But no one could be sure how that affected the lottery combinations, if at all—and Reinsdorf himself wasn’t sure if the April coin flip had any affect on the results.
The smiling Catanella knew, though.
Feet away on the same row, Celtics assistant general manager Michael Zarren smirked.
Zarren is a proponent of total lottery reform, suggesting the league have a wheel that guarantees each franchise have a top five pick every five years to disincentivise tanking.
But that would take away from the league’s Made-for-TV experience, manufactured drama but real consequences—evidenced on Joey Reinsdorf’s face later.
Now, finally, the last chance for the teams hoping on a prayer—some begging privately a few months of tanking would bear fruit, was upon all.
Vandeweghe announced the Atlanta Hawks had been awarded the third pick. Michelle Leftwich, the Hawks’ Vice-President of Salary Cap administration, started grinning ear to ear, almost in disbelief.
Leftwich stood out—as the only female representative in the room, and one of two blacks representing teams in the process with Detroit Pistons Director of Public Relations Cletus Lewis Jr. sitting rows behind.
Leftwich also wore a red outfit with gold buttons, on the suggestion of her son.
“I didn’t even think about being the only woman in the room,” the former NBA executive said. “I’m really happy.”
The lottery was over but there was still a mystery to be solved for the Bulls. The media was still sequestered with no technology for almost another hour, with no means to verify information about the lottery combinations.
NBA senior manager of basketball operations Joanna Shapiro wasn’t sure, and tried to track down lawyers who could explain the process.
“Good question, I’m really not sure. I think it happened a few years ago. Same thing,” she said, pointing to the Cleveland Cavaliers’ representative Brock Aller.
“It happened to us,” he said, explaining in 2012 the Cavaliers and New Orleans Pelicans had the same record, with the Cavaliers winning the coin flip to give them their set of lottery combinations.
Anthony Davis was the prize and the Cavaliers were still reeling from LeBron James’ initial departure.
“We won the coin flip and lost the player,” Aller said.
The Pelicans’ combination came up, they drafted Davis and the Cavaliers were left with more chances at the lottery system before James returned.
Reinsdorf sat at his spot on the table for awhile, knowing his father would soon learn the fate of the Bulls in agonizing fashion some time later before undergoing an agonizing revelation of his own.
As he was sitting next to Catanella, this reporter remarked the discovered truth—winning the coin flip cost the Bulls five slots in a draft that could deliver a franchise changer.
Almost stone-faced, he allowed a weary smile of sorts before a few words came out.
“Awesome. Good to know,” he said.
Turning to Catanella, Reinsdorf said, “I did say if not us, I’m glad it was you.”
Catanella smiled before talking about some of the events Sacramento and their franchise had to endure—events with real-world consequences when an unarmed young man was gunned down by police, resulting in citizens soon shutting down Golden 1 Center days later in protest—as only a smattering of fans made it in to watch the Kings in late March.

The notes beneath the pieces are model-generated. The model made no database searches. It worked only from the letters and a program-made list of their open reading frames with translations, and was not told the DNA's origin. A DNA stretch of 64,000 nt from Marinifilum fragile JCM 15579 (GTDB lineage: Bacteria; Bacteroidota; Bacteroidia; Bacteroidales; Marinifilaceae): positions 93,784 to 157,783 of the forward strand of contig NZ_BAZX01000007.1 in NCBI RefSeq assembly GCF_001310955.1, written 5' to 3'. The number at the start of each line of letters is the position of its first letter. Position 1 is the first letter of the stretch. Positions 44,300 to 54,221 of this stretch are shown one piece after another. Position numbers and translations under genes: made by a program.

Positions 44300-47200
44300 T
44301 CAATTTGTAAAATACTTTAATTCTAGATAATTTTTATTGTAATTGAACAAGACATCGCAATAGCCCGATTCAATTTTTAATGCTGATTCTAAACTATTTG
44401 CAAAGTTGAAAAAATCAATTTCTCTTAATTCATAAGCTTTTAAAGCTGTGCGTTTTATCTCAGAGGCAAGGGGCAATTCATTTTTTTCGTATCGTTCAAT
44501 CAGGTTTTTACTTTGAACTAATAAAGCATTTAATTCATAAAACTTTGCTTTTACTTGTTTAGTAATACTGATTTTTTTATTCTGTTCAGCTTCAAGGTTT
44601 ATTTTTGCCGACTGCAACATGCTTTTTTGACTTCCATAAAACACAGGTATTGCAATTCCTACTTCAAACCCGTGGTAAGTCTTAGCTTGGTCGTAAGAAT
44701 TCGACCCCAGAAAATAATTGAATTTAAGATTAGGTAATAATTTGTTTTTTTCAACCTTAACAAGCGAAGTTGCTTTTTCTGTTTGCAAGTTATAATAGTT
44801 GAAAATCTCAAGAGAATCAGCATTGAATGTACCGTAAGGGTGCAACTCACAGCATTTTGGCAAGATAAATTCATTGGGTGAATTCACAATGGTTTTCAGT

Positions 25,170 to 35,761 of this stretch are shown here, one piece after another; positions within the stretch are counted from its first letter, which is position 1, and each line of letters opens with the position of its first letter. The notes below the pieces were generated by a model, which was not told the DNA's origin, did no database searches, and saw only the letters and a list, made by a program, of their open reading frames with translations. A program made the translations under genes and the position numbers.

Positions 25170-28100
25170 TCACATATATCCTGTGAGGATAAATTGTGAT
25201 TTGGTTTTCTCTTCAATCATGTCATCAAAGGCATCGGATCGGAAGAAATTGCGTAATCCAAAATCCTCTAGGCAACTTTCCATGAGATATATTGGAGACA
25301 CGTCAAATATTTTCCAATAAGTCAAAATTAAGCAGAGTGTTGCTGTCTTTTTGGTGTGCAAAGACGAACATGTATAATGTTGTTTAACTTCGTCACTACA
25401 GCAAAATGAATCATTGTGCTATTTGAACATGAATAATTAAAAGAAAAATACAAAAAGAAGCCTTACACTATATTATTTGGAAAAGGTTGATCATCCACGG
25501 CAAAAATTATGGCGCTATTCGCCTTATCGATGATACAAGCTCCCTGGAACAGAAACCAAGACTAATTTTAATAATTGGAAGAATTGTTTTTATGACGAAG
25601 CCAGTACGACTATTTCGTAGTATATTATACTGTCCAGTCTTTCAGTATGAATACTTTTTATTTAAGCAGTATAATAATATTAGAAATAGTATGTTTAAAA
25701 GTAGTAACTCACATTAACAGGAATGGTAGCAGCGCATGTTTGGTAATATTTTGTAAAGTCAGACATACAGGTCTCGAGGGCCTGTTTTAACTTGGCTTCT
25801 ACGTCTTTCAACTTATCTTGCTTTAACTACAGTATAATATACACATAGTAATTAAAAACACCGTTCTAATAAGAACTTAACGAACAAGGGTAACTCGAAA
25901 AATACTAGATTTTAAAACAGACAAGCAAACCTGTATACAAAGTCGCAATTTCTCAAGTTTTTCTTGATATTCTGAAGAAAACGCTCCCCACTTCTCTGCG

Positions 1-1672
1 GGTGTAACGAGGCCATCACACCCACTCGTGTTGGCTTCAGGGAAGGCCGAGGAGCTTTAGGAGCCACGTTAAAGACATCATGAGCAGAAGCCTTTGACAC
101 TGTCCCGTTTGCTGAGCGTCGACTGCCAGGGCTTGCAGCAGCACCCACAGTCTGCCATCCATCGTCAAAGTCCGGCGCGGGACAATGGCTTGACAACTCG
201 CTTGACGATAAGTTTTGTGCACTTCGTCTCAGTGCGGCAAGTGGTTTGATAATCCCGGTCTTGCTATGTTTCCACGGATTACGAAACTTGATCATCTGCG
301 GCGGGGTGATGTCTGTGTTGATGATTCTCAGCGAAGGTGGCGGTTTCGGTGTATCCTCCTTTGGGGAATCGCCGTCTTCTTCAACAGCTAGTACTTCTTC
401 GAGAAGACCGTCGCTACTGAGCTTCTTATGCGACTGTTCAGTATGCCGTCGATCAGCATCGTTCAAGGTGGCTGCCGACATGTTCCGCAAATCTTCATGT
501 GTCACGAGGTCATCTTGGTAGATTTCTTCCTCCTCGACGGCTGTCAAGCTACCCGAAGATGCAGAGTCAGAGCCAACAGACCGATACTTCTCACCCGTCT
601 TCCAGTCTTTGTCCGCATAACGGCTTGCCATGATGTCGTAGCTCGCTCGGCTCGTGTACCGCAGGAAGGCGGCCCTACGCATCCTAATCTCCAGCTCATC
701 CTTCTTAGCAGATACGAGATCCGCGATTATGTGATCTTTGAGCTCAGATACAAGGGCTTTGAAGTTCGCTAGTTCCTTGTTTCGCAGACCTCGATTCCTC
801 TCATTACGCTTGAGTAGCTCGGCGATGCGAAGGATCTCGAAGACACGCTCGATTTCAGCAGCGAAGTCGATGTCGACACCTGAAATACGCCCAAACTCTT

The pick was no solace to the situation. But Catanella made note of how the franchise stood with the people and its owner, Vivek Ranadive, made it known he understood the angst, fear and anger of their fan base.
Now, their fan base had something to rejoice about—at least the possibility of it.
It harkened Rosie Perez’ quote in “White Men Can’t Jump”: “Sometimes when you win, you really lose. And sometimes when you lose, you really win.”
Losing the coin flip, winning the combinations.
Minutes later everyone reconvened as NBA deputy commissioner Mark Tatum was handed the envelopes and the suspense inside the main ballroom was building.
The teams rattled off in order until Tatum said, “The seventh pick…goes to the Chicago Bulls.”
The camera panned to Michael Reinsdorf, who tried to keep it together but emitted the same smirk as his son. Joey knew the feeling, sitting easily in the same spot he’d been in for the last hour or so.
The results ran its course and finally the media was released with Coyle allowing the eight members their devices—or vices, one could say.
The ballroom filled with media and NBA personnel moments later. Coyle, who grew hilariously annoyed on All-Star Weekend in Toronto during Kobe Bryant’s last All-Star appearance in 2016 when assorted media kept asking “where’s Kobe?” that she probably wakes up in her sleep bellowing “He’s in the mixed zone!”, chuckled as she escorted the seven members back to civilization.
The eighth member was lost—or disappeared for a few minutes as Chicago Tribune newcomer Malika Andrews finally found her way to the zoo downstairs.
“I’ve never lost a person before,” Coyle joked.
Tim Frank soon verified the tweet that stated the Bulls would’ve had the Kings’ combinations had they lost the coin flip—with word soon traveling to Bulls Executive Vice-President John Paxson and Michael Reinsdorf.
Paxson, always one to keep his cool publicly, didn’t lament the Bulls’ position, stating they found Lauri Markkanen with the seventh pick this time last year and a good player would be on the board this time around.
But the second pick could’ve given them a transcendent one.
Catanella soon strolled out of the Hilton and into a truck, where the scouting would soon begin but beginning a process that carries the possibility of something more than just an ordinary lottery pick.
He smiled as he saw this reporter walk out alongside him, the two familiar from Catanella’s days as an executive with the Detroit Pistons.
“Hey, nice purple.”
Sometimes when you win, you really lose.